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Rice on NBC's Meet the Press with Tim Russert

Interview on NBC's Meet the Press with Tim Russert

Secretary Condoleezza Rice
Washington, DC
March 13, 2005

(10:30 a.m. EST)

MR. RUSSERT: First, joining us now is the Secretary of State. Madame Secretary, welcome back to Meet the Press.

SECRETARY RICE: Thank you very much. Good to be with you.

MR. RUSSERT: Iraq. Let me show you the kind of stories we're seeing around the country, around the word. Nearly six weeks after a landmark election, no new government has formed and people who risked their lives to vote wonder why they did. Shopkeeper Mohammed Saddoun lamented the delay: "I am not only frustrated. I'm ready to burst with anger. We put souls in the palm of our hands and went to the ballot centers. You remember the threats there were that they would kill people who voted. This vacuum of power increases the number of terrorist acts. It opens the way for the terrorists."

A lot of concern, rank and file voters in Iraq. When are we going to have a new prime minister?

SECRETARY RICE: Well, the Iraqis are clearly in a very intense political process following their elections. They have a lot of divisions to overcome, divisions that were really exacerbated by Saddam Hussein's reign.

But what's interesting about that quote is that the pressure is coming from the Iraqi people now to form a government. This is clearly a democratic process. I would note that they have said that they will seat the transitional assembly later this week, I think, in fact, directly in relationship to the pressure from the voter on the street to begin to get a government.

From all reports, they are getting close and I suspect that they will form a government fairly soon. But this is now an Iraqi process and we have to respect that process.

MR. RUSSERT: One of the leading contenders, Ibrahim Jafari, is the head of the Dawa Party. Are you concerned that he may have a terrorist past?

SECRETARY RICE: Well, I've had a chance to meet Mr. Jafari at one point and he seems to me someone who is devoted to a better future for Iraq. The Iraqi people, in any case, will have an opportunity to assess how well this works. He is an elected official and we will work very well with him.

In all my conversations with people who know him well, including in the conversation that I had with him, he seems devoted to trying to make this one Iraq which is representative of and respectful of all Iraqis, and an Iraq which will be a fighter in the war on terrorism. He has been very tough on the kind of terrorist activity that has been carried out by people like Zarqawi.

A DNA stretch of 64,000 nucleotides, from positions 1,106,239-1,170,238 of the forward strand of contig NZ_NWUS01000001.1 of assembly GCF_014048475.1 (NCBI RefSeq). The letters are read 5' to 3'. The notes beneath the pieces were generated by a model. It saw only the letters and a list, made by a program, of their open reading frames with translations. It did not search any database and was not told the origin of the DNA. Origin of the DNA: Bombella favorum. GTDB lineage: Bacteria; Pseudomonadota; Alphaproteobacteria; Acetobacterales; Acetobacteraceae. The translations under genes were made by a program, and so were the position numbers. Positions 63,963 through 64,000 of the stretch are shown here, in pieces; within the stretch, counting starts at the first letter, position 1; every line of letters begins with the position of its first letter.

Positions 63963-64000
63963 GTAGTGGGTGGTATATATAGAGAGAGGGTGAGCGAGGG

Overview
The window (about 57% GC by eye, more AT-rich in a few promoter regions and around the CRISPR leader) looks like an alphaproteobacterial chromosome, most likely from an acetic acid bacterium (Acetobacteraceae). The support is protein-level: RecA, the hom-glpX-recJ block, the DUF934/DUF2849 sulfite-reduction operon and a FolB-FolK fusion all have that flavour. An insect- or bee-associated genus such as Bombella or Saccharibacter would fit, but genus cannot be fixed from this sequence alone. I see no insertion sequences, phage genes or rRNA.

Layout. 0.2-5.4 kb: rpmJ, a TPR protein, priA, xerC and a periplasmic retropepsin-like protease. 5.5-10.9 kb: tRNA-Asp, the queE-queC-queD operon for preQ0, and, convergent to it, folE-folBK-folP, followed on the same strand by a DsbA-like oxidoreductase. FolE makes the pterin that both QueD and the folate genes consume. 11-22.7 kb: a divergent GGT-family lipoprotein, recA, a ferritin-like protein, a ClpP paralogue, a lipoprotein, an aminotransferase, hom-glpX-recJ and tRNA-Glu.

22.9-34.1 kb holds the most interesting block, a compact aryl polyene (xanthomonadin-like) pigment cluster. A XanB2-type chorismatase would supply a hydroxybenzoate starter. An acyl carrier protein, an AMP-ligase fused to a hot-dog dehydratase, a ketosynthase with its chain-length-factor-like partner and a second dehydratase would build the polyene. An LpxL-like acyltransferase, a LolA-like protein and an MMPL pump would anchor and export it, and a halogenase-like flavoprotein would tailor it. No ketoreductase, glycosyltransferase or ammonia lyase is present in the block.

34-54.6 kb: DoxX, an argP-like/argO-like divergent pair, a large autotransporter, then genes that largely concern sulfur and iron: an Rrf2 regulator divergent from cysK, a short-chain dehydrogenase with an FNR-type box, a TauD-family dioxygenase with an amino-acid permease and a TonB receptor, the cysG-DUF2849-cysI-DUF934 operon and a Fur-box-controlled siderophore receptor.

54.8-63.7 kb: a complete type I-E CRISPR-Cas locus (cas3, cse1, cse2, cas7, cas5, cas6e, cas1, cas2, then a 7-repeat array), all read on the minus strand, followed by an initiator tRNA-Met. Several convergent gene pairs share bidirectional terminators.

MR. RUSSERT: So if he was a terrorist in his past, that's forgotten?

SECRETARY RICE: Well, I don't know about the immediate past or about his past. A lot of people in that period of time who were fighters against Saddam Hussein were branded with various labels. But the important thing is that he is elected by the Iraqi people to the assembly. He is now being -- in a very intense political process with many other Iraqis, and he will have to govern and govern wisely if he becomes prime minister of the Interim Government.

MR. RUSSERT: Let me turn to Lebanon. Do you believe that Hezbollah is a terrorist organization?

SECRETARY RICE: Our view of Hezbollah has not changed, that it is indeed a terrorist organization. We are concentrating, Tim, on trying to remove the artificial element in Lebanese politics at this point, and that is Syrian troops and the Syrian security forces, intelligence services. Once that is done, the Lebanese will be able to have a political process that is free of that kind of foreign interference, a political process that will begin to develop and we will able to see, or they will be able to see, what the real balance of forces looks like in Lebanon. But as long as you have an overwhelming security and troop presence there for the Syrians, it's not possible for them to do that work.

MR. RUSSERT: I think many people were surprised by this story in the New York Times: "U.S. Called Ready to See Hezbollah in Lebanon Role. After years of campaigning against Hezbollah, the radical Shiite Muslim party in Lebanon, as a terrorist pariah, the Bush administration is grudgingly going along with efforts by France and the United Nations to steer the party into the Lebanese political mainstream, administration officials say. The administration shift was described by American, European and United Nations officials as a reluctant recognition that Hezbollah, besides having a militia and sponsoring attacks on Israelis, is an enormous political force in Lebanon that could block Western efforts to get Syria to withdraw the troops."

Hezbollah, who says, "Death to America, destruction of Israel," it appears that we're willing to tolerate them.

SECRETARY RICE: Tim, we have not changed our view of Hezbollah -- in any dimension --have we changed our view of Hezbollah. We consider it a terrorist organization.

What we are concentrating on -- and everything is happening very quickly in this process, and what we're concentrating on is getting Syrian forces out under Resolution 1559 and then allowing the Lebanese people to have a process that will, I think, reveal what the real balance of forces is in Lebanon. And it goes without saying that when you have a democratic process and you have a reform process and you ultimately establish rule of law, then those who continue to resort to violence outside of the legal and rule of law processes really can't be tolerated in a democratic process.